As Murray puts it: ‘learning and growth do not progress through a pure ‘simplexity’ that ‘transcends and includes’ the best of prior forms, but rather that they inevitably introduce elements of shadow, demi-reality, contradiction and/or trauma into psychological and social systems…any theory of human development must explicitly include processes for release, unlearning, healing, and/or ‘shadow work’ in addition to modelling complexity’.

6. Metamodern Sociology: An ironically sincere invitation to future scholars by Hanzi Freinacht

Hanzi Freinacht lives ‘at the crossroads of fact and fiction’ and his chapter, ‘Metamodern Sociology: an ironically sincere invitation to future scholars’, is introduced by Daniel Gortz, who finds him there. Daniel wonders on Hanzi’s behalf: ‘If sociology is the social science that views society as society, is then there not an intrinsic link between, on the one hand, sociological understanding and research and, on the other hand, a philosophy that seeks to eject itself from the conceptual, cultural, political and spiritual confines of modern society – metamodernism? Hanzi argues that, yes, this is the case’.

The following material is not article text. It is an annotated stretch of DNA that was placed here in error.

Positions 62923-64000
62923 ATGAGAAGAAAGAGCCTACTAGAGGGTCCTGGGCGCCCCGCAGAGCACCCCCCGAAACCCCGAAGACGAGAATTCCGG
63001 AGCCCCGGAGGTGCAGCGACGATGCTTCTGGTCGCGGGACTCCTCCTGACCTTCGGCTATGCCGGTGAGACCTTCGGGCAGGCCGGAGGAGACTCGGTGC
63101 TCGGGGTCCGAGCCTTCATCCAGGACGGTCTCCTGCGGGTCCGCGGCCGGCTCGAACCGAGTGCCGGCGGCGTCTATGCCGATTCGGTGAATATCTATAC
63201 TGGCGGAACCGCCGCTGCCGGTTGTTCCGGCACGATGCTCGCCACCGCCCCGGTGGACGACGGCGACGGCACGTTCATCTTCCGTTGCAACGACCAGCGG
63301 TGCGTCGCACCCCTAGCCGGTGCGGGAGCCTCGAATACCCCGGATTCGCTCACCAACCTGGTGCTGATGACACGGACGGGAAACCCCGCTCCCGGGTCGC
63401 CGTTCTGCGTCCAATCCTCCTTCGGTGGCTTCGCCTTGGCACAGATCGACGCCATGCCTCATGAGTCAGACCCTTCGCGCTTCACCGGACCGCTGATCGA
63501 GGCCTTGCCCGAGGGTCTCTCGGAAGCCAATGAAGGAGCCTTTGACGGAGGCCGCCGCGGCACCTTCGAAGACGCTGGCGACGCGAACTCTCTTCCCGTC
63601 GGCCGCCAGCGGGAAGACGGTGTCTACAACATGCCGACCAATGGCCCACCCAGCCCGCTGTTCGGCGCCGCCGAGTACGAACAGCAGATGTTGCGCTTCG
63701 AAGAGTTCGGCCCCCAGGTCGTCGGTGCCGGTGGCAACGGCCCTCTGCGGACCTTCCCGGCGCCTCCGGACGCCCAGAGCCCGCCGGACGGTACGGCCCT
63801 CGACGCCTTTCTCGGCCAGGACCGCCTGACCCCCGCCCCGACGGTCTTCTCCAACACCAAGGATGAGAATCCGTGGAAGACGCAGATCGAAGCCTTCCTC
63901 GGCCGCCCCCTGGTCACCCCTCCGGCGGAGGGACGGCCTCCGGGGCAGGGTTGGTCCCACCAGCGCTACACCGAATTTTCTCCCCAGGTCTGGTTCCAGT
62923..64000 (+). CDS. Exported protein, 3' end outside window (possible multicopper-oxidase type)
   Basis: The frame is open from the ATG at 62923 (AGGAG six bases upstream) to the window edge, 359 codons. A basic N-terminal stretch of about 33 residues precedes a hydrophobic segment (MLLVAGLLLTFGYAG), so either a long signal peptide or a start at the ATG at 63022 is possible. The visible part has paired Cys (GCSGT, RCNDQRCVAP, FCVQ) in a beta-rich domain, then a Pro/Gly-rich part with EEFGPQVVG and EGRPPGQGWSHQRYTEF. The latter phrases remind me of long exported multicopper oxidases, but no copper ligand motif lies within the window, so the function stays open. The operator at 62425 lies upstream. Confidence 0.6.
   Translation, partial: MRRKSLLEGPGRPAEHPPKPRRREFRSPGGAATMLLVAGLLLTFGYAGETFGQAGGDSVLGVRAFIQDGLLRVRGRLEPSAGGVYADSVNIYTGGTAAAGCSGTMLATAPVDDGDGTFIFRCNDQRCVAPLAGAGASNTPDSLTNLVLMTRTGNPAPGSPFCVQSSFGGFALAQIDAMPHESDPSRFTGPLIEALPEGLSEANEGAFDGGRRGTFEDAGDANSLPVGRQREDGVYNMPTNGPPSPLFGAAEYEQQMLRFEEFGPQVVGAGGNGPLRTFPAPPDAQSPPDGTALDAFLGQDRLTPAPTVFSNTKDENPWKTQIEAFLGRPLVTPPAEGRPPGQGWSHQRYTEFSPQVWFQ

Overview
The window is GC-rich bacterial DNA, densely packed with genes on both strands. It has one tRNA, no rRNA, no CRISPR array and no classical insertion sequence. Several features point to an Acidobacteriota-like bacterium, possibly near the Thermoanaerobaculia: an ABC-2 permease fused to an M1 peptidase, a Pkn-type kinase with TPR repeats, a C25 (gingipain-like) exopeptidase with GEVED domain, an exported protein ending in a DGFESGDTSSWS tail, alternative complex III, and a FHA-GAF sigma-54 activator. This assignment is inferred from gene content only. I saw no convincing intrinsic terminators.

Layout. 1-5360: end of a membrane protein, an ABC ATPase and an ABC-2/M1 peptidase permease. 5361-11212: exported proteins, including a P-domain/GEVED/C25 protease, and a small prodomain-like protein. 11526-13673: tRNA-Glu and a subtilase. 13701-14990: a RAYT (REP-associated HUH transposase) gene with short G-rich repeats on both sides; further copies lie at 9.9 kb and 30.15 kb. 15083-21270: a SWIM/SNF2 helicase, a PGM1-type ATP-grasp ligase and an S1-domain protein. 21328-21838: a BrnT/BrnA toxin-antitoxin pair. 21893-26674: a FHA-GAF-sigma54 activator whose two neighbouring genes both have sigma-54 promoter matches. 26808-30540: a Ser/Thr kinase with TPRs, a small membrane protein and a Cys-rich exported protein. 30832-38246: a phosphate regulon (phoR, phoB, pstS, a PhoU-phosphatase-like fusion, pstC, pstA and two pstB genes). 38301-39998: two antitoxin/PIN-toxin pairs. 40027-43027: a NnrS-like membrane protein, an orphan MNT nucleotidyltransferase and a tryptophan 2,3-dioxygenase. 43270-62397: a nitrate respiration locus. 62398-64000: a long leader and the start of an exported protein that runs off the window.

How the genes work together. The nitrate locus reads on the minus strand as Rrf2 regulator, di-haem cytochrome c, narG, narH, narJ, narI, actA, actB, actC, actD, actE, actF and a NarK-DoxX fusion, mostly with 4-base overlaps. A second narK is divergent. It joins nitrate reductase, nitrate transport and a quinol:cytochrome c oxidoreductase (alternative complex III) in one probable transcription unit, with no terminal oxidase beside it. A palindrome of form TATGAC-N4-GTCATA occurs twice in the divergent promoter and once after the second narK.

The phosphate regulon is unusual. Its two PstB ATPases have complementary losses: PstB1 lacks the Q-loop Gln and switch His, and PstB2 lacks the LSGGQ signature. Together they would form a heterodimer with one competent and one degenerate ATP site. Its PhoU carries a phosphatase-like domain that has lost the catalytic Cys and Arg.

One of the major contributions of this chapter is the six-fold classification of metamodernism already mentioned: ‘Metamodernism is thus both a cultural phase, and a developmental stage of society, and an abstracted meta-meme, and a stage of personal development (with different complexly intertwined sub-categories thereof), and a philosophical paradigm, and a movement with a certain project for culture and society’.